Saturday, December 4, 2021

Ukrainian electronic game brings scenes of Chernobyl disaster to life


Zubair Yaqoob
The author has diversified experience in investigative journalism. He is Chief content editor at

Ukrainian computer game has restored life to a town abandoned by the people after the Chernobyl nuclear disaster. Such a game may not seem to be fun for many, but has attracted 60,000 people worldwide since it was released in October.

In the game of Isotopium: Chernobyl, the players are driving tanks in the town of Pripyat, near Chernobyl, that became a ghost town after the disaster. Players spend their time searching for energy sources called isotopium and collect points whenever they find some of these sources.

The idea of ​​the game was taken from the nuclear disaster in Chernobyl, northern Ukraine, and it was named the 33rd anniversary on Friday and is inspired by the 2009 Avatars.

The new players think they have entered a virtual world, but in fact they control a real robot with a camera and a computer and move around a miniature model of the town with its most detailed details.

“In the first five or ten minutes, many people who play our game do not realize they are not imagination,” said Sergey Beskristenov, who co-designed the game. “They send us messages saying, ‘You have a fantastic structure, good graphics, good design, .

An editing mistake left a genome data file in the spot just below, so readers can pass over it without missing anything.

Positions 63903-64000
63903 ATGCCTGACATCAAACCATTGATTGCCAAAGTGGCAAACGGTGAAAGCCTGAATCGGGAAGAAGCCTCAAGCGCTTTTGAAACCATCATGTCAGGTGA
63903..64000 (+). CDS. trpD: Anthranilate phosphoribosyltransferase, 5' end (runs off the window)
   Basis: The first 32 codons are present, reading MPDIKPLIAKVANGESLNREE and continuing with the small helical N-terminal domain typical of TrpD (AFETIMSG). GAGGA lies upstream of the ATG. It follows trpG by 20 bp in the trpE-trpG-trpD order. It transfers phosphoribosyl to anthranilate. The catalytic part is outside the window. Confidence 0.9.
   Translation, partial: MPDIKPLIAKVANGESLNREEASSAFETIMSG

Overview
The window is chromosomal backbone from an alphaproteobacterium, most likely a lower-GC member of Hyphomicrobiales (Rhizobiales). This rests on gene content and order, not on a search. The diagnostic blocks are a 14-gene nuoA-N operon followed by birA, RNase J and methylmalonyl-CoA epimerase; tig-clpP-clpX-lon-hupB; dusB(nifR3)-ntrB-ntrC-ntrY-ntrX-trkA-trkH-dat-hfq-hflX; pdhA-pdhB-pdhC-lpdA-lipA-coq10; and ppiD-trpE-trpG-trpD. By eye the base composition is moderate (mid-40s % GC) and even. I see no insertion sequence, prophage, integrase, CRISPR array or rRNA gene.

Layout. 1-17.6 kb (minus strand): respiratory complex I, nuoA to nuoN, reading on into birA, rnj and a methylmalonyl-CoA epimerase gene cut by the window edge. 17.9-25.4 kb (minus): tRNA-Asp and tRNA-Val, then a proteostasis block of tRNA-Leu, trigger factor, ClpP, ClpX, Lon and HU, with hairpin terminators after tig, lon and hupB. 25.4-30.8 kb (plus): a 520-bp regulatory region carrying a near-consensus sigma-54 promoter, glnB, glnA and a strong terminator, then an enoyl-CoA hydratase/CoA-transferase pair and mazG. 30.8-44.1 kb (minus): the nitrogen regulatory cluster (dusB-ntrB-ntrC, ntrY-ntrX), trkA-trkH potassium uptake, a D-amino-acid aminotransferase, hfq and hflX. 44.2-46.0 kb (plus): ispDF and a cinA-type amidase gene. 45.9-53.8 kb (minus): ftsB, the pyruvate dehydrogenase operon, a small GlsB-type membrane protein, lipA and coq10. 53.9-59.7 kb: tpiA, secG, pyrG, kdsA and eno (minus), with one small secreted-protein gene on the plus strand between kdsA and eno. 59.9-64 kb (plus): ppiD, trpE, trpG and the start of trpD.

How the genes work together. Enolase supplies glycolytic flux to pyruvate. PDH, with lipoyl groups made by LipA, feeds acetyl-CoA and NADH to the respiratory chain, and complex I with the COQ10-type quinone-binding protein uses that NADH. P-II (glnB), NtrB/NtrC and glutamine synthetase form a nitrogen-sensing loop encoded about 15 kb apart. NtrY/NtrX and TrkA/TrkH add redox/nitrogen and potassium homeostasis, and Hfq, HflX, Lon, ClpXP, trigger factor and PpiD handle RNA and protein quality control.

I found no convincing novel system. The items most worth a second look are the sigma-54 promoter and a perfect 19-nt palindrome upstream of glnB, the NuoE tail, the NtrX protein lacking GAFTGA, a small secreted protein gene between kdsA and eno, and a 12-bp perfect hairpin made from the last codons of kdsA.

“It’s not an operating system, it’s a fact and the player finds it hard to believe it,”game’s co-founder Sergey Beskristnov said , speaking from the town of Pripyat in the center of the city’s mini-model and standing in the midst of five-story buildings much shorter.

Born in Kiev, he was 12 years old at the time of the disaster on April 26, 1986, because of a failed experiment at a nuclear reactor in Ukraine when it was part of the Soviet Union.

This led to the emission of nuclear material that spread across large areas in Europe and paid more than 50 A person to escape. An unspecified number of workers were poisoned in the cleaning operations.

Beskristnov and his partner Alexey Fateyev used Google Maps and hundreds of photos from the Chernobyl area to restore key landmarks in Pripyat, including residential buildings, a hotel, a ballroom, a park and a stadium.

The game model occupies the basement of a 180 square meter residential building in the city of Brovary, only 150 km from the banned Chernobyl area and 30 km east of Kiev.

The attentive player can note one thing that is at least inaccurate in the game: that the Chernobyl reactor was not really in the town as it was in the game.

The cost of entering this catastrophic climate is nine dollars an hour, but only 20 people can play simultaneously.

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